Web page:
By 1990, O'Brien's first novel, Leaving Las Vegas, was published. The next four years saw O'Brien complete just one more work, Stripper Lessons, and begin one other, The Assault on Tony's.

In 1994, in the wake of the controversy surrounding the true origin of the Sheryl Crow song Leaving Las Vegas (a song Crow co-wrote with O'Brien's friend, David Baerwald), O'Brien sank to the deepest depths of alcoholic depression.

On March 21, 1994 Crow appeared on The Late Show with David Letterman, performing the song and answering questions about it's origin. During the course of the interview, Crow took biographical credit for the lyrics.

A week after the Crow appearance, production began on the movie version of LLV, starring Nicolas Cage and Elisabeth Shue. Two weeks later, on April 10th, O'Brien was still upset about the Crow interview, complaining to his literary agent in a phone conversation.

Later that day, John O'Brien put a shot gun to his head and killed himself.

Later, his father said that the novel, Leaving Las Vegas, was John's suicide note.

The final paragraph of John O'Brien's unfinished manuscript of The Assault on Tony's, summed up his life.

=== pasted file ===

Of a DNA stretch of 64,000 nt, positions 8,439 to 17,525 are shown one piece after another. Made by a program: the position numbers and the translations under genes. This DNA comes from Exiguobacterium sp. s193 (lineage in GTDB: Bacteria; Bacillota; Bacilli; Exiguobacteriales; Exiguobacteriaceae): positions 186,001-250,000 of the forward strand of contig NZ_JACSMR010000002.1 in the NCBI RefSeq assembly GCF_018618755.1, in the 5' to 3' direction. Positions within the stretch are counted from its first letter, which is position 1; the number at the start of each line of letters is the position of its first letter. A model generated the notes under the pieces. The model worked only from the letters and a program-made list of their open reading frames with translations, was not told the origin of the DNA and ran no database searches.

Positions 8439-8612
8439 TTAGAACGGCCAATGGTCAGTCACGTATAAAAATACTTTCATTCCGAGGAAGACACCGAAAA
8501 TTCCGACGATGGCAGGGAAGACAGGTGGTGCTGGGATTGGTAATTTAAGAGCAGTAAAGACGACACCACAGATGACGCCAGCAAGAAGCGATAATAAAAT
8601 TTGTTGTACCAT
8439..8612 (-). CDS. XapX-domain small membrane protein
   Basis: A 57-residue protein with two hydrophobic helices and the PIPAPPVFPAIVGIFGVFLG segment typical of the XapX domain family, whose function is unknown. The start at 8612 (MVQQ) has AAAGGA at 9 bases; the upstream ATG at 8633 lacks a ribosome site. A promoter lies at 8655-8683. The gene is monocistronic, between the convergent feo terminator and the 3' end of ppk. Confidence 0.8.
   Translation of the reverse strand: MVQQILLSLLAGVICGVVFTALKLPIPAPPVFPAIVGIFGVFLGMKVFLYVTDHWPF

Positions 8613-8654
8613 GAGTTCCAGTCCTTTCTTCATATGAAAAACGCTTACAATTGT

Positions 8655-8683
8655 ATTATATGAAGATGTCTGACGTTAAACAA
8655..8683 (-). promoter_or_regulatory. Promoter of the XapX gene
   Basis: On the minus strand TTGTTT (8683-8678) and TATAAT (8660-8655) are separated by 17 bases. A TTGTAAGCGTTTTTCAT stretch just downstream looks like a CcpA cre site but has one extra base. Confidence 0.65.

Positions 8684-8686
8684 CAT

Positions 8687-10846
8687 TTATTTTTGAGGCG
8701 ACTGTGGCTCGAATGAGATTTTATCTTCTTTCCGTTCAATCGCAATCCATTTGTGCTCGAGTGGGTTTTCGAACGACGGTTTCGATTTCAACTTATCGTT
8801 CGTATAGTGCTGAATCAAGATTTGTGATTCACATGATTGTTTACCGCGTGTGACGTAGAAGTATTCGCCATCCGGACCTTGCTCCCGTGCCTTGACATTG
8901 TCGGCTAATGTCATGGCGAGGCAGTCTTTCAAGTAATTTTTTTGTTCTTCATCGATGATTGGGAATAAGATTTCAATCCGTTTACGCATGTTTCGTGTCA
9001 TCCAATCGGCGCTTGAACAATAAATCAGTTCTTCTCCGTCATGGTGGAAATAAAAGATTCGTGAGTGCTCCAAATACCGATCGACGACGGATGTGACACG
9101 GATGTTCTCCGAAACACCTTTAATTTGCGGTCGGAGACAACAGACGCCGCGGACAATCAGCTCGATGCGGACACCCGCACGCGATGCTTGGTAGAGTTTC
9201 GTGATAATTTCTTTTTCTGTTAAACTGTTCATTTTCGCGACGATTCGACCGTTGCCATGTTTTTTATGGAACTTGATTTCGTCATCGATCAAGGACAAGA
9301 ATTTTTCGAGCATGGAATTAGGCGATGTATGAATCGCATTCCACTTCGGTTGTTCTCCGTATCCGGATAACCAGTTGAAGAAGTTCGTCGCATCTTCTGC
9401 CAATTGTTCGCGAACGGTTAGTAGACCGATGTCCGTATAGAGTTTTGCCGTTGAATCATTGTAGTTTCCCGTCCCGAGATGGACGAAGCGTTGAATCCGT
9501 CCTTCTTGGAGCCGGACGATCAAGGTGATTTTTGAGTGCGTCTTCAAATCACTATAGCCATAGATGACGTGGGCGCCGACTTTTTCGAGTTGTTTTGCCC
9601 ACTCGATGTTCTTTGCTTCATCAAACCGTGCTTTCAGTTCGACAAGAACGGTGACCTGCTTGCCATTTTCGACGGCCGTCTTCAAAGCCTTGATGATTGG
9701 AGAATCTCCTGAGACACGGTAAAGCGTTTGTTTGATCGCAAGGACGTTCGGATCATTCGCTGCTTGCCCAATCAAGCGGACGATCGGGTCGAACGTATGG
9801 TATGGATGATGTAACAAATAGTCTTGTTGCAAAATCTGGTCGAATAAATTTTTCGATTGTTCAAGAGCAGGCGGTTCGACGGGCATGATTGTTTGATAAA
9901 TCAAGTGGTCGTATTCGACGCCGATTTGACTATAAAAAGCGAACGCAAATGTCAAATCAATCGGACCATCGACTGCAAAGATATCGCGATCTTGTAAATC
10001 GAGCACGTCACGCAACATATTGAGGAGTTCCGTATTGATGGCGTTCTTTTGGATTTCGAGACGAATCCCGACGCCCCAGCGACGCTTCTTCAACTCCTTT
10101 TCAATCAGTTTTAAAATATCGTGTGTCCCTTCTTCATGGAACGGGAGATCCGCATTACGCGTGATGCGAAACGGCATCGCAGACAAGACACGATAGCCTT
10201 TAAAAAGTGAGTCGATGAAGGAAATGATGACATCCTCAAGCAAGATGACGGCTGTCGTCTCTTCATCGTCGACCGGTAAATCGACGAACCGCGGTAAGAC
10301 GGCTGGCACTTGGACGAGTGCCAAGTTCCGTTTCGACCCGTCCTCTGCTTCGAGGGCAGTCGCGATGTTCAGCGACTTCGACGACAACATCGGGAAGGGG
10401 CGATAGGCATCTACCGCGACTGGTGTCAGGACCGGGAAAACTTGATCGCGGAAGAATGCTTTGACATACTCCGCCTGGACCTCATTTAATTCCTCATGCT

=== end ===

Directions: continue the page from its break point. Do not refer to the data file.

"For the first time in his life Rudd found himself wishing for death, hoping (praying?) that the walls came down before the liquor ran out, that they were stormed, bombed or shot in some truculent surprise attack, some irresistible force, divine intervention." - J.O.

Writers are freaks.

And if you're reading this, you're probably a writer.

Real...


Copyright © 2007 Bill Friday

Wednesday, March 14, 2007

Once Upon a Time in Norte America: The Rise of Carlos Slim


"You don't tug on Superman's cape, you don't spit into the wind, you don't pull the mask of that old Lone Ranger and you don't mess around with Slim." - Jim Croce.

1902. A young man flees persecution in his home country and travels half way around the world to find a new home and a new way of life. How many times have we heard that one? But what if the young man was born in Lebanon? And what if the country he emigrated to wasn't the U.S., but Mexico?

Here begins the story of Carlos Slim.

Carlos Slim is the son of Julian Slim (Yusef Salim) Haddad, a Lebanese Christian (non-Muslim) who left his own country for a better (read: longer) life at the southern end of North America. Through hard work and shrewd investments - yes, Mexican investments - buying land in downtown Mexico City following the revolution of 1910, the elder Slim became a successful businessman.

And the son picked up right where his late father left off.

By the age of 26, Carlos Slim had an accumulated wealth of $400,000. He had married the future mother of his six children. Armed only with a degree in civil engineering and a big pile of money (Mexico in 1936 money), he began buying things. Lots of things. Businesses.

Skip ahead forty years.

Carlos Slim is rich.

Sorry, I may have understated that a bit. Carlos Slim is RICH!. Ridiculously, excessively, non-stop, stinking, light your cigars with million dollar bills RICH! So rich, that his cumulative wealth is estimated somewhere between thirty billion (Forbes) to FIFTY BILLION DOLLARS (Reuters; Fortune). So rich, that in 2006, he saw his wealth increase $2.2 million per hour (Belfast Telegraph).